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Lazarus was a Jewish-American poet born in New York City. She is best known for “The New… [More] Colossus”, a sonnet written in 1883; its lines appear on a bronze plaque in the pedestal of the Statue of Liberty, placed there in 1903. Her writing attracted the attention of Ralph Waldo Emerson, with whom she corresponded for a time. Lazarus was the fourth of seven children of Moses Lazarus and Esther Nathan, Sephardic Jews whose families, originally from Portugal, had settled in New York since the colonial period. (She was also related to Benjamin N. Cardozo, Associate Justice of the US Supreme Court). Lazarus wrote her own poems and edited many adaptations of German poems, notably those of Johann Wolfgang von Goethe and Heinrich Heine, and wrote a novel and two plays. She also became more interested in her Jewish ancestry after reading the George Eliot novel “Daniel Deronda” and after she heard of the Russian pogroms that followed the assassination of Tsar Alexander II in 1881. As a result of this anti-Semitic violence, thousands of destitute Ashkenazi Jews emigrated from the Russian Pale of Settlement to New York. This led Lazarus to write articles on the subject as well as the poem for which she was famous, “Song of a Semite” (1882). Lazarus also began to advocate on behalf of indigent Jewish refugees and helped establish the Hebrew Technical Institute in New York to provide vocational training to help destitute Jewish immigrants become self-sufficient. [Less]
1878: Janusz Korczak
Korczak was a Polish-Jewish educator, children’s author, and pediatrician known as “Pan… [More] Doktor” (Mr. Doctor) or “Stary Doktor” (Old Doctor). After spending many years working as director of an orphanage in Warsaw, he refused freedom and stayed with his orphans when the institution was sent from the Ghetto to the Treblinka extermination camp, during the Grossaktion Warsaw of 1942. He refused to be separated from the children despite offers to go to other, possibly better-treatment, camps (such as Theresienstadt). Prior to WWII, he served in the Polish Army during WWI and founded Dom Sierot in Warsaw, the orphanage of his own design for Jewish children, which was a mini “republic” for children, boasting its own small parliament, court, and a newspaper. [Less]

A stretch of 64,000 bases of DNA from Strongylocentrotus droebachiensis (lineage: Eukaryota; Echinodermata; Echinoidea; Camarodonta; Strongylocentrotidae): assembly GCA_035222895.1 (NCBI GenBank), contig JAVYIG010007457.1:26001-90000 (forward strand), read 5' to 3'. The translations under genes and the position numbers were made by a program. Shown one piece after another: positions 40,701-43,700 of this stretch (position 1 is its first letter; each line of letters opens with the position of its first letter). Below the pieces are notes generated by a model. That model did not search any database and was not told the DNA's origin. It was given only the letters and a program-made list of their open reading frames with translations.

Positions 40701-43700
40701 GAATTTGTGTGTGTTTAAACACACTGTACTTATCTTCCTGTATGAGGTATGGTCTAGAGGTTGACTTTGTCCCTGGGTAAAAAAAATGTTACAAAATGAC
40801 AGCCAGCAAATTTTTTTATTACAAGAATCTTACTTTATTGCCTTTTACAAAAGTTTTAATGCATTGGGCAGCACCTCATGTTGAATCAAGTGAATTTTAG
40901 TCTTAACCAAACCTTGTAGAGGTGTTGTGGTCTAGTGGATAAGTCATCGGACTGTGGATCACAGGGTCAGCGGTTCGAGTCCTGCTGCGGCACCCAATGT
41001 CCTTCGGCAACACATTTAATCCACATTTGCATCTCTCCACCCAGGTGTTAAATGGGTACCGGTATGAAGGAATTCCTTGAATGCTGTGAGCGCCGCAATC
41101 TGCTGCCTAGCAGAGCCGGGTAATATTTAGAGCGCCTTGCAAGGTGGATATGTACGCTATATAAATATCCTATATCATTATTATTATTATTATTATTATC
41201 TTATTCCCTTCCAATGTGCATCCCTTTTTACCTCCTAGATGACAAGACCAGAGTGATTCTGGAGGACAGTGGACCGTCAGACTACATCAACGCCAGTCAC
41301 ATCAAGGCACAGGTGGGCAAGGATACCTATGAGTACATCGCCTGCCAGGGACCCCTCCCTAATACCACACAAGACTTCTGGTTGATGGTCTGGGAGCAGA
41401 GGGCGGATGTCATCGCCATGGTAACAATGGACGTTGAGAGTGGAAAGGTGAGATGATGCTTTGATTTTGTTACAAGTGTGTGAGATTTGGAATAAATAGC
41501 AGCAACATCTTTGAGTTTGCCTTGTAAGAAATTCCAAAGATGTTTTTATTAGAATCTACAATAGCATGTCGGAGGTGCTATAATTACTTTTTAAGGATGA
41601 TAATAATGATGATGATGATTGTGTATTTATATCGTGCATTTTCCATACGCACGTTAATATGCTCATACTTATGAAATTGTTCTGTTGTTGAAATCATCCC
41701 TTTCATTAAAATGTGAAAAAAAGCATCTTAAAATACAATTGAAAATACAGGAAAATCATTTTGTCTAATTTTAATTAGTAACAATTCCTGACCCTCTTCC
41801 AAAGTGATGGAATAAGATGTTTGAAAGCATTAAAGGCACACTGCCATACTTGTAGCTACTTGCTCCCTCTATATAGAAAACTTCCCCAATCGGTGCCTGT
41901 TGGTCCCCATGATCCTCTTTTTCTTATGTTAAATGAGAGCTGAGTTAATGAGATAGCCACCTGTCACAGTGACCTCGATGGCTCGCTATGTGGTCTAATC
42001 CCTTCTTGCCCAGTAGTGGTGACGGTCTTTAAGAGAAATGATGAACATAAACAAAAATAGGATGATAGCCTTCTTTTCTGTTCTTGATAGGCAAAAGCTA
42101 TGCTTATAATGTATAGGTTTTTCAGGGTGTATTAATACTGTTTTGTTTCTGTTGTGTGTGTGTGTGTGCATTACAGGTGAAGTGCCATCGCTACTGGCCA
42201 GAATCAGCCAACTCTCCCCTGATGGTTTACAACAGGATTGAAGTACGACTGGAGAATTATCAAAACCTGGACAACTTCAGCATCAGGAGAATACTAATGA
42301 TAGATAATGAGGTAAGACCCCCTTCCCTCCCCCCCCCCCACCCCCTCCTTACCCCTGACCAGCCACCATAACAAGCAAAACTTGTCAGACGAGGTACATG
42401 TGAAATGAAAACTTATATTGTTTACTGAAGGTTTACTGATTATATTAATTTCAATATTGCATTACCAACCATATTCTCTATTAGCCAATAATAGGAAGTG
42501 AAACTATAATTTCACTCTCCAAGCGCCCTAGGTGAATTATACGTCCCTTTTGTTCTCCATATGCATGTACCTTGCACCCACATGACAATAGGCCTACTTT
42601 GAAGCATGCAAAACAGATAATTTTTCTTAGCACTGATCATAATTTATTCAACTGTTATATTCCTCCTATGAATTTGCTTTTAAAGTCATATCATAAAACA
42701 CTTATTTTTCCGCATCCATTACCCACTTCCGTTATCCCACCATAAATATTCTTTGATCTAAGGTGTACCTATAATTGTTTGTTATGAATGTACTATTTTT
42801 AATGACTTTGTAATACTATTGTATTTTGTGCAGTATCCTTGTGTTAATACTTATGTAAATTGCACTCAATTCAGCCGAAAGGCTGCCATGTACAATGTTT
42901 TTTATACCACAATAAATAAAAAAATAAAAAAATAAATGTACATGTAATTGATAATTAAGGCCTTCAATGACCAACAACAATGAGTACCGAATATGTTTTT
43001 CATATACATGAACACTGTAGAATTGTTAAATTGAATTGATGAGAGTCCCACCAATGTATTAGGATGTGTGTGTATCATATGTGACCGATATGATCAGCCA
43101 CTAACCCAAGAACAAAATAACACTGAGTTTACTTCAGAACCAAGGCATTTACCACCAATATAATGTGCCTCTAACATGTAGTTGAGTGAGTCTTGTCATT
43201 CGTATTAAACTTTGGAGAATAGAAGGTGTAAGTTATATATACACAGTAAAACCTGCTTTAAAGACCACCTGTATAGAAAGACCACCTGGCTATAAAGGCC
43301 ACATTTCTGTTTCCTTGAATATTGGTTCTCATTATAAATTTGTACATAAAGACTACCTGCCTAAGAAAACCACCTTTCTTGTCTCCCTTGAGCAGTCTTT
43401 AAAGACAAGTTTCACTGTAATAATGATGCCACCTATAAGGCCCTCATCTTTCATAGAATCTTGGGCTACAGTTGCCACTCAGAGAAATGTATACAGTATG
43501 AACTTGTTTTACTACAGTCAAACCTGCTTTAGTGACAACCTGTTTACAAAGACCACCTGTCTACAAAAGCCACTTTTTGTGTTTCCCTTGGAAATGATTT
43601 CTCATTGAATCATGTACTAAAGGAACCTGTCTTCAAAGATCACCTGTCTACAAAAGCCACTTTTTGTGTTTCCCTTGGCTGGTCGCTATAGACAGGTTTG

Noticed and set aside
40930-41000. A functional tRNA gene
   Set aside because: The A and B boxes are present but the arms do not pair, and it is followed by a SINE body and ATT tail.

1887: Gustav Ludwig Hertz
Hertz was a German experimental physicist and Nobel Prize winner, and a nephew of Heinrich Rudolf Hertz.… [More] From 1911 to 1914, Hertz was an assistant to Rubens at the University of Berlin. It was during this time that Hertz and James Franck performed experiments on inelastic electron collisions in gases, known as the Franck–Hertz experiments, and for which they received the Nobel Prize in Physics in 1925. In 1928, he became ordinarius professor of experimental physics and director of the Physics Institute of the Berlin Technische Hochschule (BTH). Since Hertz was an officer during World War I, he was temporarily protected from Nazis’ National Socialist policies and the Law for the Restoration of the Professional Civil Service, but eventually the policies and laws became more stringent: At the end of 1934, he was forced to resign his position at BTH, as he was classified as a “second degree part-Jew” (his paternal grandfather was Jewish). [Less]